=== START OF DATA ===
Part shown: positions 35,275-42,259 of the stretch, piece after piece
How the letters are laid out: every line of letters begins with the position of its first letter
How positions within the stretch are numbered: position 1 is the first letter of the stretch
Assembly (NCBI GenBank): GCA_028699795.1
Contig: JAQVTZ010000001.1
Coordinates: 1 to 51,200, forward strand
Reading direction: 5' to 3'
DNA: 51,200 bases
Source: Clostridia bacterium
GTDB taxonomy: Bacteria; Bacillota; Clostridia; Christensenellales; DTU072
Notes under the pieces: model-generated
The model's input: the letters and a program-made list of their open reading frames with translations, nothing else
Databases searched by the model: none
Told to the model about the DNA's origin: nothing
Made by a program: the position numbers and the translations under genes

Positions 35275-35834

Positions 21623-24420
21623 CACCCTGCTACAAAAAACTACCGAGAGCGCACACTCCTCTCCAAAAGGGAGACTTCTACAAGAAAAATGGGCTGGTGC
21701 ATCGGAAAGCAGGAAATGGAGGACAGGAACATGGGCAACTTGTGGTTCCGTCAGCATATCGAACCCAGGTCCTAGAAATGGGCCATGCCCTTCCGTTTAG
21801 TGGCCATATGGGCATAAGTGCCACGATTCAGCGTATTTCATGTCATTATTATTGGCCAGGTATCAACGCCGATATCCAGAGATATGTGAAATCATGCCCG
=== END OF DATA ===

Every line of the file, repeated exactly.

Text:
Part shown: positions 35,275-42,259 of the stretch, piece after piece
How the letters are laid out: every line of letters begins with the position of its first letter
How positions within the stretch are numbered: position 1 is the first letter of the stretch
Assembly (NCBI GenBank): GCA_028699795.1
Contig: JAQVTZ010000001.1
Coordinates: 1 to 51,200, forward strand
Reading direction: 5' to 3'
DNA: 51,200 bases
Source: Clostridia bacterium
GTDB taxonomy: Bacteria; Bacillota; Clostridia; Christensenellales; DTU072
Notes under the pieces: model-generated
The model's input: the letters and a program-made list of their open reading frames with translations, nothing else
Databases searched by the model: none
Told to the model about the DNA's origin: nothing
Made by a program: the position numbers and the translations under genes

Positions 35275-35834

Positions 21623-24420
21623 CACCCTGCTACAAAAAACTACCGAGAGCGCACACTCCTCTCCAAAAGGGAGACTTCTACAAGAAAAATGGGCTGGTGC
21701 ATCGGAAAGCAGGAAATGGAGGACAGGAACATGGGCAACTTGTGGTTCCGTCAGCATATCGAACCCAGGTCCTAGAAATGGGCCATGCCCTTCCGTTTAG
21801 TGGCCATATGGGCATAAGTGCCACGATTCAGCGTATTTCATGTCATTATTATTGGCCAGGTATCAACGCCGATATCCAGAGATATGTGAAATCATGCCCG